Okay everyone, thanks for reading this week and enjoy the weekend. The forecast is calling for a sunny 75 degrees here in the city tomorrow. To which I say, HOORAY SPRING!!!!

Thursday, April 16, 2009

April Print of the Month

The anticipation I feel for spring is summed up by this month's purchase (and last month's!) that I found by way of Jen's lovely blog the haystack needle. This image called Breathing Space is from etsy seller Peonies and Polaroids and it just makes me take a big, deep, lung-filling breath. Which is very helpful since I have a bit of a tendency to forget to relax as much as I should. I picked up a few frames on clearance at a craft store over the weekend and I'm planning to hang this image up just as soon as it arrives.

Wednesday, April 15, 2009

And the winner is...

Carol! Congratulations Carol, you're the random winner of three fantastic books from EllynAnne Geisel. If you email me at thingswemake [at] gmail [dot] com with your full name and address we'll get the books sent right out to you. Thank you to everyone who entered the giveaway and shared your apron memories. They were so delightful to read. Here's what Carol said:

"My grandmother used to make aprons. For her, for my mom, for me... We had special aprons for cooking and special aprons for sewing. Normally they were made out of old summer dresses or my grandfather's worn out shirts. I found the green apron she made for me in my last trip to Spain. Now, it seemed smaller, but somehow, even bigger in love. I sewed my first apron, in my favorite colors, as a way to tell her how much she meant to me. That apron, has traveled back to America, close to me, close to my heart."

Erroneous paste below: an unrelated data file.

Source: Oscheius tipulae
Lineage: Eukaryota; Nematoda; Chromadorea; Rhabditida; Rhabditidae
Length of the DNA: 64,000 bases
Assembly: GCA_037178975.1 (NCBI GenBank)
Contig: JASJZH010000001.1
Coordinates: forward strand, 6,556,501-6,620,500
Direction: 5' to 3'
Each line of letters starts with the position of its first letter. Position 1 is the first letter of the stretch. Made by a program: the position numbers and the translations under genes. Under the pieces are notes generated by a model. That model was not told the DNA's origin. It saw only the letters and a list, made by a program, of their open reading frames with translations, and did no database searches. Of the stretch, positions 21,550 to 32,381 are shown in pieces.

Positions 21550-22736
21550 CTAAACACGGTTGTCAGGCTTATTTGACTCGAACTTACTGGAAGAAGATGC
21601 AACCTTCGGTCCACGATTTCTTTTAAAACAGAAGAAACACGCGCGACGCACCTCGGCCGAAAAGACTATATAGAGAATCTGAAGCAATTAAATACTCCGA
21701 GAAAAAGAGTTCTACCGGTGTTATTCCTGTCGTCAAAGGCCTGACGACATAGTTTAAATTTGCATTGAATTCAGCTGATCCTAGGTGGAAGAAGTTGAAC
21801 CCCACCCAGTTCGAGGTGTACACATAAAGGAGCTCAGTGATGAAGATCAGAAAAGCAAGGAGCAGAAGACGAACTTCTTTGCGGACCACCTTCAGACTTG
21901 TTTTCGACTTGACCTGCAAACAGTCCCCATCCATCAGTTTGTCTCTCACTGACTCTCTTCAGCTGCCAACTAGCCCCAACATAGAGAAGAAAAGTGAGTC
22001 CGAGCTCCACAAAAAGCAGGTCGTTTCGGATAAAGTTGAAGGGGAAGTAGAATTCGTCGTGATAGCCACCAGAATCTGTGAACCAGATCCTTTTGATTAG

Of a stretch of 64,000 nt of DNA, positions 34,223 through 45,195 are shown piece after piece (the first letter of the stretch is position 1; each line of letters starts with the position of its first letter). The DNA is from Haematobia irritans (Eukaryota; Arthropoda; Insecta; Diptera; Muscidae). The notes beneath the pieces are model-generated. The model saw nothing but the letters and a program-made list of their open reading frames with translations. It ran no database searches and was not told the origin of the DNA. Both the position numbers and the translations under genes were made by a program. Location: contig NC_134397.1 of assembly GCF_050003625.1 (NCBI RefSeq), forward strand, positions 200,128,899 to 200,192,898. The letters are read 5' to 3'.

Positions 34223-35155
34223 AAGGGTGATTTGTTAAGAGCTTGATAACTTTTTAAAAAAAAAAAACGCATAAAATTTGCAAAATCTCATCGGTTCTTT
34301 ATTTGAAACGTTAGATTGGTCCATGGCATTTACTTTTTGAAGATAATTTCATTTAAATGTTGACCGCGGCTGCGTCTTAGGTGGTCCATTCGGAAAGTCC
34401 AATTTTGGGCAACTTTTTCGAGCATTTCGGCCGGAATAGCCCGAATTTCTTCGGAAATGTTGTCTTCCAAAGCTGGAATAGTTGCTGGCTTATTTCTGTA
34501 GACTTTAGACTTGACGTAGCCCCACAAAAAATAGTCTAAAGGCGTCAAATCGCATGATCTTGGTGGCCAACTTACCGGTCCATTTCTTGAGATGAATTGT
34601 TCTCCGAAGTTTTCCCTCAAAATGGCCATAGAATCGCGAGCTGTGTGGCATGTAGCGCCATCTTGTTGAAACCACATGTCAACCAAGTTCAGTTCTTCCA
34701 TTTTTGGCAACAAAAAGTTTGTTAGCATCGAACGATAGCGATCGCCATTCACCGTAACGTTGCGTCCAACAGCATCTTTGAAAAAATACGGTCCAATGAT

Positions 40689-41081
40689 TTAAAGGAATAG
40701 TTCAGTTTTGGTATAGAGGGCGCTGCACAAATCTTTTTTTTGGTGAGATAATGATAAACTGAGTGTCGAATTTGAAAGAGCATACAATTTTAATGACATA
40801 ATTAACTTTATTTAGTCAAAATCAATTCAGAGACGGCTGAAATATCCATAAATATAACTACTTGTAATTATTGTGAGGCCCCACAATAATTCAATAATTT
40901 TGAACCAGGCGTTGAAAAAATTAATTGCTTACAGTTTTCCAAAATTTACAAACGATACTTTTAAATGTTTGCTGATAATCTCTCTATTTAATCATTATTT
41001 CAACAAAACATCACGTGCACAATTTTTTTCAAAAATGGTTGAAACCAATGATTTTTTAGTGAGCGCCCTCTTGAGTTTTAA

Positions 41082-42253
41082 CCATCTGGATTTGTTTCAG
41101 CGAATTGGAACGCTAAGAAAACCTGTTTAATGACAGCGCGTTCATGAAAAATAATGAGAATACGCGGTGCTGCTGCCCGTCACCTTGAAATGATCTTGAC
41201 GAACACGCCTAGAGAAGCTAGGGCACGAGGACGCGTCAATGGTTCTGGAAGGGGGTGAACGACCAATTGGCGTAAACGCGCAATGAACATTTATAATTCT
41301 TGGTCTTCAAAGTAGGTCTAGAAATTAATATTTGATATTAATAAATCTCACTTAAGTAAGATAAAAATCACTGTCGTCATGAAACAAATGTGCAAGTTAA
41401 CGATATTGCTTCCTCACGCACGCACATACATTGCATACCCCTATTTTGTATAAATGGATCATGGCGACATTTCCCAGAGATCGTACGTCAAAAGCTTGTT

Mom's Quilt Update #2

Here is the recent progress I've made on my traveling quilt project- and since I was in the car for a few hours this past Saturday, we have two full rows done!

I'm really enjoying how the fabrics are working together and that the pieces are thin because I know that eventually, when I quilt around each rectangle, the result will be heavily quilted. And I like that. I'd gotten some new gray thread last week that's specifically meant for hand quilting since it has a thin coat of wax. This has turned out to be a life saver since I didn't realize the one I was using was actually meant for a machine. Which is why I kept getting little knots. Which was incredibly frustrating.
This is my view in the car using my jeans to hold pins. What you don't see is that I had all of my pieces spread out next to me, but luckily I had a whole row to myself so I don't think anyone minded. I was with my mom while I was doing this and it was really fun to keep showing it to her because this way she is seeing the steps involved and will likely remember the days we spent together when I was working on it.

I'm going to post the winner of the EllynAnne Geisel books momentarily, so stay tuned!!

Tuesday, April 14, 2009

Instant Heirloom: Julie Floersch

I saw the work of Julie Floersch a few months ago on Love Forever and was amazed—both with the designs she uses in her quilts and also that she uses denim. I love the texture and the color variations but as a quilter myself, I can only imagine how challenging that fabric must be. More than the designs though, what attracted to me about her work is that she says that "though my critical approach is forward thinking, a traditional and historic aspect still remains through the use of natural materials and an insistence on age old hand craft". Which means that she's very aware and committed to maintaining a connection with the history of her craft as she pushes it to thoroughly modern places. I love that.

image from jan & aya
image from Love Forever

image from Julie's website

image from jan & aya

Check out this great interview on Julie from New York Magazine and also this one from Brooklyn store jan & aya which recently featured her work.

I'd love to hear from you if you are a crafter who keeps an eye on the past. Did you learn from a relative and try to keep those techniques alive? Is there a certain style you try to incorporate into your work? Or if you're not a crafter, I'm curious if you've become more aware of this as the handmade movement has gathered steam. Drop me a line at thingswemake [at] gmail [dot] com or post a comment. And thanks!